The anniversary of the 1907 Winegrower’s Revolt in the south of France is being commemorated with exhibitions, statues, banners – and explicit threats.
This September, during the traditional European Culture Day that takes place on September 19-20, the Languedoc-Roussillon region has taken the Winegrower’s Revolt as its theme.
Special events will take place in the village of Marseillan, where the leader of the uprising lived and worked, while commemorative objects, from banners to statues, will be placed in villages around the region.
Local museums and wine properties will have exhibitions on related topics such as how to preserve the viticultural landscape of the Languedoc against increasingly industrialised winemaking practises.
June 2007 is the 100th anniversary of the uprising – the first time that southern French winemakers voiced their frustration through angry demonstrations that flooded over into violence.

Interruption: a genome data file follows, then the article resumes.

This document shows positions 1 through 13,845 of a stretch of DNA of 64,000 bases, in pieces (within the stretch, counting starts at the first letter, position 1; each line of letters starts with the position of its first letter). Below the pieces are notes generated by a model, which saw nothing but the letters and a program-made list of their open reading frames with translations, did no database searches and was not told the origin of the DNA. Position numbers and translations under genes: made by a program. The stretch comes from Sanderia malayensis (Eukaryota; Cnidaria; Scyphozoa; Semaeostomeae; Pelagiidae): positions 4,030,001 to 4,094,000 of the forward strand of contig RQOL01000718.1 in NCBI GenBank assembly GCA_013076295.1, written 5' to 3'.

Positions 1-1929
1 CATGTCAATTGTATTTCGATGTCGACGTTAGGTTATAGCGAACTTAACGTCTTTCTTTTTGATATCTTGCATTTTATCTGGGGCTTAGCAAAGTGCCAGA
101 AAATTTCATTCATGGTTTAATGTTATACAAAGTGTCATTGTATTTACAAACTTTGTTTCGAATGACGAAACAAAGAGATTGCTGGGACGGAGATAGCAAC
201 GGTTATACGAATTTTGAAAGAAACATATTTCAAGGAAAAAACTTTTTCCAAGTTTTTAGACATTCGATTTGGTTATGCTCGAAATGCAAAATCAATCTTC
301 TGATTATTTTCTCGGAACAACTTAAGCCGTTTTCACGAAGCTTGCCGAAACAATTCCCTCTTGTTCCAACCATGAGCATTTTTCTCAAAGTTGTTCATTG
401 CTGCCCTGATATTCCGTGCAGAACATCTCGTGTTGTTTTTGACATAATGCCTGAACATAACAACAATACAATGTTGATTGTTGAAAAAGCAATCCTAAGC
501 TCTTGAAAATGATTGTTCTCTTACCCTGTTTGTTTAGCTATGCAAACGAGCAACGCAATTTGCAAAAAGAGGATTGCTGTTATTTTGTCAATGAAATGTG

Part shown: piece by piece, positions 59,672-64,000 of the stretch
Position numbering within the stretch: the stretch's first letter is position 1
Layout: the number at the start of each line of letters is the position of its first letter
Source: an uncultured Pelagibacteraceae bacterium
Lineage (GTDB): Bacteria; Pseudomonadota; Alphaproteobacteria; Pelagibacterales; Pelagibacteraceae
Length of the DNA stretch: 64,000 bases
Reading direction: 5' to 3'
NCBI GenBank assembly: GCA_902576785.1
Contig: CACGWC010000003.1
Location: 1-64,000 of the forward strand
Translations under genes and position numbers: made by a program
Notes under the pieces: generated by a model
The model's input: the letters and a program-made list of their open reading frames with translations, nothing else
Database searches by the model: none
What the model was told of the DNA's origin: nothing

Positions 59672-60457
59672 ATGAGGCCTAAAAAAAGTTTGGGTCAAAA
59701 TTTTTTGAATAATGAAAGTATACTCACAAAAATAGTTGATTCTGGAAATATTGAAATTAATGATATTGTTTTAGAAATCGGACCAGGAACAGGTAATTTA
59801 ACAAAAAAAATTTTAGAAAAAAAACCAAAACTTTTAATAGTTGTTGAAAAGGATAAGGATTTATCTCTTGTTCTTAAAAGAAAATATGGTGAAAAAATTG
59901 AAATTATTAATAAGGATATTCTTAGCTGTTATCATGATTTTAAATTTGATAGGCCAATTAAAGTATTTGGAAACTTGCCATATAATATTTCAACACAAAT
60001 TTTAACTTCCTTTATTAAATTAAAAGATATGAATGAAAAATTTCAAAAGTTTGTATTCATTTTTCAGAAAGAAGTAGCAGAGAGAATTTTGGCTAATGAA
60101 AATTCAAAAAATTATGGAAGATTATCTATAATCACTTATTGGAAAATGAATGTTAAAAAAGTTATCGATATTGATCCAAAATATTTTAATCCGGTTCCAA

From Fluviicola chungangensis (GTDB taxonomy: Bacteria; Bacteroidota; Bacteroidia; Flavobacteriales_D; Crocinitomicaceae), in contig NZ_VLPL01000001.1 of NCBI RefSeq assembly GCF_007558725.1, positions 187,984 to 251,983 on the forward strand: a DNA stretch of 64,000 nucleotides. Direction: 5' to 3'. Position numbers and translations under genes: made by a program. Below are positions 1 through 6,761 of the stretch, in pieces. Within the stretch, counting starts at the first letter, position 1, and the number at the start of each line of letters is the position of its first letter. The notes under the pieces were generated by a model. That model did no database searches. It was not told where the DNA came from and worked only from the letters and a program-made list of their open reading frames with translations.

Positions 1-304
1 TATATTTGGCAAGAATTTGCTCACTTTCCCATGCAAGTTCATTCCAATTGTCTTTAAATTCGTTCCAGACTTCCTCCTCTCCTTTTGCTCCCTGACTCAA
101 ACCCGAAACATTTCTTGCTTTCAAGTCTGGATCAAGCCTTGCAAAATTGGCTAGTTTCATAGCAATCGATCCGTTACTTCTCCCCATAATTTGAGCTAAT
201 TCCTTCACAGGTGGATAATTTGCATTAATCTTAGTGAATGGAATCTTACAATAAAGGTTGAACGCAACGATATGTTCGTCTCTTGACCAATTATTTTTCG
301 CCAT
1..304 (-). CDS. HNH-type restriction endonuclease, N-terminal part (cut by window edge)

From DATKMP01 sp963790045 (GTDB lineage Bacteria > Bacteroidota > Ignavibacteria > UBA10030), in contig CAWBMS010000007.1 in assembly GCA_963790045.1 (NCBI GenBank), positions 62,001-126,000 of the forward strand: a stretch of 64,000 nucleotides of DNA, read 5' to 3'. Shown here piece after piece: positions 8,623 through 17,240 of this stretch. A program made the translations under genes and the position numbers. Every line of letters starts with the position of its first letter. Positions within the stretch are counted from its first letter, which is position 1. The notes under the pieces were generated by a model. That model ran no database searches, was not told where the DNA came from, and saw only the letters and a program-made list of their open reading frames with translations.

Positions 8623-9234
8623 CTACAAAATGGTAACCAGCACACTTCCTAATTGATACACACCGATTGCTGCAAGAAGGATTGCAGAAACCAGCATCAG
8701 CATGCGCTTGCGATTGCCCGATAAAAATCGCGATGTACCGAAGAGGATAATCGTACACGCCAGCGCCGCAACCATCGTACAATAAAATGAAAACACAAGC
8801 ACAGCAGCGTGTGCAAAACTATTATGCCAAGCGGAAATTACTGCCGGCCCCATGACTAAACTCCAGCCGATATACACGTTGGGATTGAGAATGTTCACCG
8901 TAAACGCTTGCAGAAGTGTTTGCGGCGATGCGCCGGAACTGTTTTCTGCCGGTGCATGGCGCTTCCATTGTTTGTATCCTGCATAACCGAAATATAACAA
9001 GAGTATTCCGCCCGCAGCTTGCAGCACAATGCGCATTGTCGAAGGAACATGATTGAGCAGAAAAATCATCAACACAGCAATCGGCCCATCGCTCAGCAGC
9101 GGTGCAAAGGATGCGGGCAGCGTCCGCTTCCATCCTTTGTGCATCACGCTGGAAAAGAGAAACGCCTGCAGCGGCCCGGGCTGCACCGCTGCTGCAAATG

Cheap wine from Algeria was flooding the Midi, and winemakers were going bankrupt en masse. Marcellin Albert, an innkeeper and winemaker from Marseillan, organised The Winegrowers’ Revolt, with huge demonstrations in Montpellier, Narbonne and Béziers involving up to 800,000 demonstrators that led to six deaths.
Remy Pech, a local historian who has been researching the revolt, has commented, ‘It is important to remember an event that shaped not just the region but the entire country.’
At the same time the protest group CRAV (Comité Regional d’Action Viticole) – which over the past few years has been responsible for bombings, attempted sabotage on TGV tracks and other direct action – appeared recently on local TV with the exhortation, ‘Wine producers, we appeal to you to revolt. Show yourselves to be the worthy successors of the rebels of 1907, when people died so that future generations might earn their living from the land.’
Other events to remember the centenary have been going on throughout the year in Languedoc-Roussillon.
In April, a Vignerons d’Europe conference was held in Montpellier in conjunction with Slow Food France. Over 1,000 winemakers from around Europe met at the conference, and the centenary was used as a basis for discussing the current wine crisis.
Written by Jane Anson